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Am Nat. 2002 Mar;159(3):294-304. doi: 10.1086/338542.

Species richness and altitude: a comparison between null models and interpolated plant species richness along the Himalayan altitudinal gradient, Nepal.

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  • 1Department of Botany, University of Bergen, All├ęgaten 41, N-5007 Bergen, Norway.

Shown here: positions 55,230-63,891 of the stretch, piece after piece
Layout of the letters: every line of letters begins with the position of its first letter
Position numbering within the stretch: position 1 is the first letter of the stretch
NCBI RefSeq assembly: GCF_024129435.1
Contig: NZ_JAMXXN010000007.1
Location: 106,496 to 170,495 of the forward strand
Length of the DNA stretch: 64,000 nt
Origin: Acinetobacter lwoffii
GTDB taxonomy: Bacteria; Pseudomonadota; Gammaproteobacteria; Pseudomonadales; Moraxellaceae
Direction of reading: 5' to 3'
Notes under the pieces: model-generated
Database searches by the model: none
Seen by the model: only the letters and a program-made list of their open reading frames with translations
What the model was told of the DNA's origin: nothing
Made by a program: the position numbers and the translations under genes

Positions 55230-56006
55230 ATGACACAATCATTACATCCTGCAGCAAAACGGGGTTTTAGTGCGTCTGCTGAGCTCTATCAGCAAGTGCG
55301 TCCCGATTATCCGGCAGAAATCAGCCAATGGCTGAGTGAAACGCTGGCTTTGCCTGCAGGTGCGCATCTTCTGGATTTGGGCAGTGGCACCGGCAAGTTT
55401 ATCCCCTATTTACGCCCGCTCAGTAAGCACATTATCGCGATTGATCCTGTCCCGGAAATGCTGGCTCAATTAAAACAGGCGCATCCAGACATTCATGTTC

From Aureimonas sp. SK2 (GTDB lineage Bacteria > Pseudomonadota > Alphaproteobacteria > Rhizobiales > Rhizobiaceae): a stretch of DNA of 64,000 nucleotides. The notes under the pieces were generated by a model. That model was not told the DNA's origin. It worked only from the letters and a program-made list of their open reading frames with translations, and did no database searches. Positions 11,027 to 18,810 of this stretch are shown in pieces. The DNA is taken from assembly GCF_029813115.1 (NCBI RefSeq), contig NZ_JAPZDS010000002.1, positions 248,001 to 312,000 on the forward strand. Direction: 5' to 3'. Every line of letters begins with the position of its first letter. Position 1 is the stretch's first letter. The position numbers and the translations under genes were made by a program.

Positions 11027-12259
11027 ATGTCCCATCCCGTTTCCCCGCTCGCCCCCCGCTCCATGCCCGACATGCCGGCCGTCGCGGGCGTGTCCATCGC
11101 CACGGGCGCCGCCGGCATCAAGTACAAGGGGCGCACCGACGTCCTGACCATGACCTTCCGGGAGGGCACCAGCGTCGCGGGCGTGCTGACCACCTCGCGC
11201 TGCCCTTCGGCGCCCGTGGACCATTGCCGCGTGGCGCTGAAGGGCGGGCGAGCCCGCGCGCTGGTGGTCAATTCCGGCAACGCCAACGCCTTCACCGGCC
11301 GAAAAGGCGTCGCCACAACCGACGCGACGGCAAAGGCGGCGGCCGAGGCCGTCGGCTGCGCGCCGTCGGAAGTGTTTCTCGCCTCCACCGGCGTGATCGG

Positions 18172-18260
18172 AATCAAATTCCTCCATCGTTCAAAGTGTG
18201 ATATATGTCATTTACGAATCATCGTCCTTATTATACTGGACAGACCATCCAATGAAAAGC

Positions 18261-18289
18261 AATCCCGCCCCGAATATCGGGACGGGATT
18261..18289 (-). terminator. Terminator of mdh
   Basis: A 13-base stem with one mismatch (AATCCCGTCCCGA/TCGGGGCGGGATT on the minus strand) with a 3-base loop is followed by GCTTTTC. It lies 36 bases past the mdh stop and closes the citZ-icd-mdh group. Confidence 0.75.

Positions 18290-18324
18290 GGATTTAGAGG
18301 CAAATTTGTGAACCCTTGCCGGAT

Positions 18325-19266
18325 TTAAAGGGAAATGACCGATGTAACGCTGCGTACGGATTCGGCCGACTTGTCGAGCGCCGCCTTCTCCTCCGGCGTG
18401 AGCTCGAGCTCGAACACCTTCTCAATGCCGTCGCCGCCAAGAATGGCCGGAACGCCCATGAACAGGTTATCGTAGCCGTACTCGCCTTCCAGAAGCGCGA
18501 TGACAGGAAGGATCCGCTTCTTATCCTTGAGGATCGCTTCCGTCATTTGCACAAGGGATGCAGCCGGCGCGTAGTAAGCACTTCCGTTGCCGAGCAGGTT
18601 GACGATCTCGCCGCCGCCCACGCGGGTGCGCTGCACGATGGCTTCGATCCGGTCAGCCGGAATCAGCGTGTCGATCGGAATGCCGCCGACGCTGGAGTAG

We compare different null models for species richness patterns in the Nepalese Himalayas, the largest altitudinal gradient in the world. Species richness is estimated by interpolation of presences between the extreme recorded altitudinal ranges. The number of species in 100-m altitudinal bands increases steeply with altitude until 1,500 m above sea level. Between 1,500 and 2,500 m, little change in the number of species is observed, but above this altitude, a decrease in species richness is evident. We simulate different null models to investigate the effect of hard boundaries and an assumed linear relationship between species richness and altitude. We also stimulate the effect of interpolation when incomplete sampling is assumed. Some modifications on earlier simulations are presented. We demonstrate that all three factors in combination may explain the observed pattern in species richness. Estimating species richness by interpolating species presence between maximum and minimum altitudes creates an artificially steep decrease in species richness toward the ends of the gradient. The addition of hard boundaries and an underlying linear trend in species richness is needed to simulate the observed broad pattern in species richness along altitude in the Nepalese Himalayas.

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